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Many young children use their mouths to taste, bite or chew the objects around them – but in today’s environment, this normal behaviour can lead to accidental swallowing of harmful toys and household chemicals.

31,500 children were sent to hospital with suspected poisoning in 2002 (last available A&E statistics), of which 26,000 were under 5 years of age. (See CAPT Factsheet) Why take the risk on accidental poisoning?

Bitrex is the brand name of the most bitter substance yet discovered and that's official according to the 1982 Guinness Book of Records ! It is inert and odourless, but only tiny amounts are needed to make products taste unpalatable. Children are particularly sensitive to bitter tastes, making Bitrex a powerful deterrent to accidental swallowing.

Macfarlan Smith has developed relationships with organisations who are expert in the field of Child Safety, working with the Child Accident Prevention Trust in the U.K., the National Safety Council in the U.S.A., Institut de Prévention des Accidents domestique in France and the Green Cross in Germany.

A Brief History of Bitrex®
Denatonium Benzonate was discovered in 1958 by Macfarlan Smith and registered under the Bitrex trademark in the United Kingdom, Canada and the USA later the same year. First used in denaturing alcohol - making it legally unfit for consumption - it is now added to a wide range of household cleaners, pesticides, and DIY and automotive products. Since being approved in the UK and US in the early 1960s, Bitrex has been officially recognised as the denaturant of choice in more than 40 countries.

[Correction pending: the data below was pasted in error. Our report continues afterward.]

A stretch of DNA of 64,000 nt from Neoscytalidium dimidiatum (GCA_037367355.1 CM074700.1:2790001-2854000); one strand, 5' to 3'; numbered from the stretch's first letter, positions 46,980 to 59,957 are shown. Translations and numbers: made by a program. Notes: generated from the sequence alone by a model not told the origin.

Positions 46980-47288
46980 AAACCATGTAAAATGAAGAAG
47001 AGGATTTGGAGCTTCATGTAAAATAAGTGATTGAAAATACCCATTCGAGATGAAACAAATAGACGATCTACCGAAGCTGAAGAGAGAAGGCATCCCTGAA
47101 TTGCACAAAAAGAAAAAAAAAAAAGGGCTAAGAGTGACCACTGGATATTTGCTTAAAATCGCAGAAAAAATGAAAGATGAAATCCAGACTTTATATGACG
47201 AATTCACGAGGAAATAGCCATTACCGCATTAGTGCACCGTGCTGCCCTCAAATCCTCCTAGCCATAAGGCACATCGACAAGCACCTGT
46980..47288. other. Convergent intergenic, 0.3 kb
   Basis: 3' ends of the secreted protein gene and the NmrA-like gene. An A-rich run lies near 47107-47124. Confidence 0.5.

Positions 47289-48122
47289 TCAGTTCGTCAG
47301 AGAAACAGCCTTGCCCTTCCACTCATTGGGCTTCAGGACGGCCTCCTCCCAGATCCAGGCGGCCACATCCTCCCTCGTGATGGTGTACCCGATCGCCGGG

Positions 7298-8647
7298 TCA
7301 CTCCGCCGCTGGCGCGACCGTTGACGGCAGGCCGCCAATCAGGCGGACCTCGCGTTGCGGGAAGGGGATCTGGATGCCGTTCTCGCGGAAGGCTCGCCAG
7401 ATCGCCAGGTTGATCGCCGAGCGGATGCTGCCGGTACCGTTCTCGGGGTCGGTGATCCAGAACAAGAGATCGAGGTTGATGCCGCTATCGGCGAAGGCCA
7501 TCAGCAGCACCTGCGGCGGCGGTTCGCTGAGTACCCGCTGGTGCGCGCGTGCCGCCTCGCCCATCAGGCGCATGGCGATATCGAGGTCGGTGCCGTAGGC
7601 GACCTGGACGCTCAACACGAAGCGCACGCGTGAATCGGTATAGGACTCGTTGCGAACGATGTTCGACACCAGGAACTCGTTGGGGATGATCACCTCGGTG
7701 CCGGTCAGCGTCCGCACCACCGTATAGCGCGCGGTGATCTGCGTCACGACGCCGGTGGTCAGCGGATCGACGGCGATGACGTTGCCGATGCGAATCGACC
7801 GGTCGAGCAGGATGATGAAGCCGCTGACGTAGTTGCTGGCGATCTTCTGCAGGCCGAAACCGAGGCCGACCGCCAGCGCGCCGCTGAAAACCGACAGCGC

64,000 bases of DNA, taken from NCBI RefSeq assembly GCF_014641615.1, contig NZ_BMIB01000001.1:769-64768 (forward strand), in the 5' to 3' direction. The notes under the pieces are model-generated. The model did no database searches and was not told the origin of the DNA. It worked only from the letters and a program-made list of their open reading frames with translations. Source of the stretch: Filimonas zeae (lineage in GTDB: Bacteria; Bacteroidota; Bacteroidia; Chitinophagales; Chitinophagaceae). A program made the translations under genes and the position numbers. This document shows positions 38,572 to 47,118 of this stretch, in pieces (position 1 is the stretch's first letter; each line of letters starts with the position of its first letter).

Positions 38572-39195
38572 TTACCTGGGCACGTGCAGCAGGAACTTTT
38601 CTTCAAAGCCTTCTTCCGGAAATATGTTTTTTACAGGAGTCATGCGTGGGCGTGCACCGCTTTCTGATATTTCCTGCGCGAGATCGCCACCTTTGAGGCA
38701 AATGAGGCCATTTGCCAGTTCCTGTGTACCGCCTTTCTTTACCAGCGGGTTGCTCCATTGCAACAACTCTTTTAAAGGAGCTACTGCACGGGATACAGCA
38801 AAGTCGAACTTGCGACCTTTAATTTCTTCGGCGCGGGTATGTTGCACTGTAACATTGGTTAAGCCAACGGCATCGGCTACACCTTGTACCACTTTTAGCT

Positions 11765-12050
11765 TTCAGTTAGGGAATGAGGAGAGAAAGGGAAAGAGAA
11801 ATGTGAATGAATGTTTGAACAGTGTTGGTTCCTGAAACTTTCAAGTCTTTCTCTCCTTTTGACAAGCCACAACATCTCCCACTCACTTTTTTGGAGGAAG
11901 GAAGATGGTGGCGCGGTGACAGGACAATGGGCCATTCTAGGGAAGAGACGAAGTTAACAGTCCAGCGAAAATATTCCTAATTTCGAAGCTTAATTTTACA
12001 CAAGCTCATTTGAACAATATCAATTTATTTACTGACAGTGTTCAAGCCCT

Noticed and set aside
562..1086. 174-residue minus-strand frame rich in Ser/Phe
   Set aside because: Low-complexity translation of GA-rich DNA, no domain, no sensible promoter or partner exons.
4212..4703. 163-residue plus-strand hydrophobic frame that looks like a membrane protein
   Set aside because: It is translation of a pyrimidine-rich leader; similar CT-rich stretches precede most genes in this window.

The discovery of Bitrex
During routine work on local anaesthetics, laboratory staff noticed that the powdered form of denatonium benzoate was extremely bitter. Prepared in solution, it was found to be much more potent than the standard alcohol denaturant at the time, Brucine.

UK sales of the new denaturant began in 1960, and by 1963, customers included I.C.I, Rentokil, Gillette and Avon Products. The first use of Bitrex simply as a taste aversive was in a cream to prevent tail-biting in pigs.

Bitrex® has been used in a variety of applications since. One of the main uses is as a human aversive. Due to its overwhelming bitter taste, it is ideal for helping prevent accidental poisonings. Many supermarkets in the UK and Europe use the Bitrex® logo on their products as a selling point to their customers.

Where is Bitrex used ?